RE: Hangar 9 Warbird Elevator Reinforcement

    Will I`m not an aero dynam pro, but am I missing something ? I have not seen anyone mention the most important thing (IMHO) which is which way the wood grain is going in the stab. The grain should be running from stab tip to stab tip and NOT from LE to TE, which will cause a sure break to happen. You should really check this by lifting the covering. If the grain is running tip to tip then a thin piece of metal or carbon strip worked into the stab, (like a spar) through the bottom , say about 2/3s of the entire stab. All you need is a 1/4" wide metal running 2/3s of the stab and it will not break.
    91-Zulu

  15. #15

    Join Date
    Apr 2007
    Location
    Easton, PA
    Posts
    1,083
    Gallery
    My Gallery
    Models
    My Models
    Ratings
    My Feedback

    RE: Hangar 9 Warbird Elevator Reinforcement

    I had a Hanger 9 Hellcat where the trim seemed to change mid flight. I flew gently and landed ok and found the leading edge of the left horizonal stab was cracked. I removed the top covering and put reinforcing gussets on all the joints and diaginal braces and recovered. Both sides. Seemed to fix the problem. 100s of flights without problems, until I flew it flew it into a high wire at full speed.

  16. #16

    Join Date
    Feb 2004
    Location
    Durant, OK
    Posts
    56
    Gallery
    My Gallery
    Models
    My Models
    Ratings
    My Feedback

    RE: Hangar 9 Warbird Elevator Reinforcement

    I have and have flown the P-40 with saito.91, Corsair with saito. 91, Marie P-51 with saito 100, and Miss America P-51 with a os95 and have had no issues. Fellow club member had the P-40 with a saito 100 and had stab come off in flight, he had cut the wood a lil to much on assembly. He did call Horizon and they actually replaced the whole p-40 even telling them he thought he had cut the wood. Can't beat that

  17. #17

    Join Date
    Mar 2002
    Location
    Little Elm, TX
    Posts
    1,675
    Gallery
    My Gallery
    Models
    My Models
    Ratings
    My Feedback

    RE: Hangar 9 Warbird Elevator Reinforcement

    Looks like the stab is flat so you can reinforce whatever way you decide to do it, my way or the other ways suggested. Still another way to reinforce it is to create a groove along the bottom and top of botht he leading and trailing edges of the stab and glue reinforcing dowels or carbon fiber rods in the grooves. You also might even put another groove from one side of the fuse to the other in the stab leading and trailing edges (you decide top or bottom or both and add more reinforcing rods to these grooves as well.

    OR just fly it and watch it carefully for a while - don't fly too extreme just fly racetrack patterns etc. Then check the plane after you land to see if it the stab is failing.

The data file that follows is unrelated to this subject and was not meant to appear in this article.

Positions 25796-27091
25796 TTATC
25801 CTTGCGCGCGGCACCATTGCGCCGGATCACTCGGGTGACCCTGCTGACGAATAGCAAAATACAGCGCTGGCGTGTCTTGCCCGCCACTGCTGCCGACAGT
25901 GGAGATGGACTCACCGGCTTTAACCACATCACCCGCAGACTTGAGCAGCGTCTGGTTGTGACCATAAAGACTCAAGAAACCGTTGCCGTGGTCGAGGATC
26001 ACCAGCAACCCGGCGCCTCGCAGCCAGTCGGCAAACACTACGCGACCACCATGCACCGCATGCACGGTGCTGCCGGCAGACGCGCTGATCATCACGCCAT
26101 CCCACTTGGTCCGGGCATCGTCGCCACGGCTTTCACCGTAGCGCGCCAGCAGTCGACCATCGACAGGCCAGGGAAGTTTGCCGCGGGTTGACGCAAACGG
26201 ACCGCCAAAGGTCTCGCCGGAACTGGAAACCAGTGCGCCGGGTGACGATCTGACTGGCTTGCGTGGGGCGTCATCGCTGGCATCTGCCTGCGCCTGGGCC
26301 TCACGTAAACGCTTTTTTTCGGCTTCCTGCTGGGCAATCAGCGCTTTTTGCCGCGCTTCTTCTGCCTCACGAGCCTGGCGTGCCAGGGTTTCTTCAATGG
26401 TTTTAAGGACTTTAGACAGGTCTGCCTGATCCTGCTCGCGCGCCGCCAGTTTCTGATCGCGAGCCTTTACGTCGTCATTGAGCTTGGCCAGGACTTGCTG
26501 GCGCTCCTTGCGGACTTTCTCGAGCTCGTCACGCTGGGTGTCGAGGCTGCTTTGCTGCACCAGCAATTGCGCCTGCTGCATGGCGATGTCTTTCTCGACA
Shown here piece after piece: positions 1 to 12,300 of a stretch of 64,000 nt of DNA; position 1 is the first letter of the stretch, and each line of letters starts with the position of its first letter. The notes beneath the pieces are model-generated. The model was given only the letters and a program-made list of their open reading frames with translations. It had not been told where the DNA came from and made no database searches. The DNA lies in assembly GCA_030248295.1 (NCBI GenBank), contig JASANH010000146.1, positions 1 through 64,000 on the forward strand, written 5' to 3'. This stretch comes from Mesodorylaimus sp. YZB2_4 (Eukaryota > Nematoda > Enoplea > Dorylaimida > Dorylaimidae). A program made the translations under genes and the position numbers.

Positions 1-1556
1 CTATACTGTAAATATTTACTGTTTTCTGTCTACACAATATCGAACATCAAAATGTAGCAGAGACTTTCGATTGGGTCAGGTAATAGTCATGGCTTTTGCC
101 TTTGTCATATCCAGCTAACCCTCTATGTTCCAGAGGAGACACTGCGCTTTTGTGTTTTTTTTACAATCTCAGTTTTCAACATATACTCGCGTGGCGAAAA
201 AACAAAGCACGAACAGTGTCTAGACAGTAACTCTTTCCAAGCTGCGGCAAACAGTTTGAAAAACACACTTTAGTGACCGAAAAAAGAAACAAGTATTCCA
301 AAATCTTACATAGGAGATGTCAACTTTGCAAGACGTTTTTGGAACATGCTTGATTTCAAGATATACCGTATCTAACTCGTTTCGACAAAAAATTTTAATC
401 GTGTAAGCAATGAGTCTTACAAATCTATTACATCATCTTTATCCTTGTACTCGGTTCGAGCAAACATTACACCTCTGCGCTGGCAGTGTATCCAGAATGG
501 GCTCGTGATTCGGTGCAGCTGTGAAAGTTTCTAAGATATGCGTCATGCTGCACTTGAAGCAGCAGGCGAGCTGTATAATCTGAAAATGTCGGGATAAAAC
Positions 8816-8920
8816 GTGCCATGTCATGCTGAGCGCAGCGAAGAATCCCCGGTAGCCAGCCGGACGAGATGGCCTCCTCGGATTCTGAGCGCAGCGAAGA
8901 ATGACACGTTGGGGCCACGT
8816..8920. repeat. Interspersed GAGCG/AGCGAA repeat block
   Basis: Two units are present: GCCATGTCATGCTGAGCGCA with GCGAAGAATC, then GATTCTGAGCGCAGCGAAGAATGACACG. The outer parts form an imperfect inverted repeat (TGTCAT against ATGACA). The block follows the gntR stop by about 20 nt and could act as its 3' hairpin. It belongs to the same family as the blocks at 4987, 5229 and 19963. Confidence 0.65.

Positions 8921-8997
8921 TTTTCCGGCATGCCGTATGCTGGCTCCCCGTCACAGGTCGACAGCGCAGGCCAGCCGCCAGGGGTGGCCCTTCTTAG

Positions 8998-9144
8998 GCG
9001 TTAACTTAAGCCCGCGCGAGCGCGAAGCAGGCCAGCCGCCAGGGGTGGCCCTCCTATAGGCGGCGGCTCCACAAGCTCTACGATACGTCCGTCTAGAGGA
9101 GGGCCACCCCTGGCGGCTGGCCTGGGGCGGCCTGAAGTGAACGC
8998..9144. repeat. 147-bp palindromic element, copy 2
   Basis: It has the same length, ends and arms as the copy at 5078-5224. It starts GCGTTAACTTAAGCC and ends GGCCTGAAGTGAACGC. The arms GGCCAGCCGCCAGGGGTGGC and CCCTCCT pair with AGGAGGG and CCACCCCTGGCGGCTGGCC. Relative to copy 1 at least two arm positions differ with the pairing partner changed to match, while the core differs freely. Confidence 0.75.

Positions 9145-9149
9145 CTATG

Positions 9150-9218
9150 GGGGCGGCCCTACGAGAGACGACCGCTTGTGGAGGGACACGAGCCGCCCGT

By the way my plane lasted 5 years of full throttle flying with a G90 turning a 14-6 APC 11100 on the ground (unloading at least 1500 in the air) so the stab held up just fine, whether by my reinforcing or by the original construction I don't know or care .

    When you apply up elevator to enter a loop the top of the stab is in tension but once you are in the loop the main/greatest force on the stab in a loop is the centrifugal force that puts the bottom of both the wing and stab in tension. Most of this centrifugal force is from the weight of the fuse but some is from the wings and tail. So the bottom of the stab has the most tension on it.

    Ed
    \"there are fighters and there are targets\"

  18. #18

    Join Date
    Jun 2007
    Location
    Rio de JaneiroRJ, BRAZIL
    Posts
    61
    Gallery
    My Gallery
    Models
    My Models
    Ratings
    My Feedback

    RE: Hangar 9 Warbird Elevator Reinforcement

    I have had a P-40 and a P-47 from Hangar 9. I had no problems with my P-40, but the P-47 broke the stab.I was lucky it happened on the ground, during an engine test.I was holding the plane with my legs on the stab, as I have always done, when I noticed it was completely broken near the fuse.I fixed it inserting carbon fiber and epoxy from the underside.I’m planning on buying another P-47 from H9 because it flies and lands very well (my only complain is the landing gear).This time I’ll do the same reinforcement on the stabs before taking it to the field.

  19. #19

    Join Date
    Jul 2012
    Location
    Sarasota, FL
    Posts
    11
    Gallery
    My Gallery
    Models
    My Models
    Ratings
    My Feedback

    RE: Hangar 9 Warbird Elevator Reinforcement

    So does anyone think any reinforcements will have to be made in order to fly the airplane? I plan on maidening the airplane tomorrow since the weather will be good unlike Sunday. Any thing I should know about? Things that I should or shouldn't do? Thanks

  20. #20

    Join Date
    May 2004
    Location
    san francisco, CA
    Posts
    4,094
    Gallery
    My Gallery
    Models
    My Models
    Ratings
    My Feedback

    RE: Hangar 9 Warbird Elevator Reinforcement

    Go for it should be fine
    Attached Thumbnails Attached Thumbnails Click image for larger version. 

Name:	Vt58178.jpg 
Views:	4 
Size:	74.2 KB 
ID:	1847007   Click image for larger version.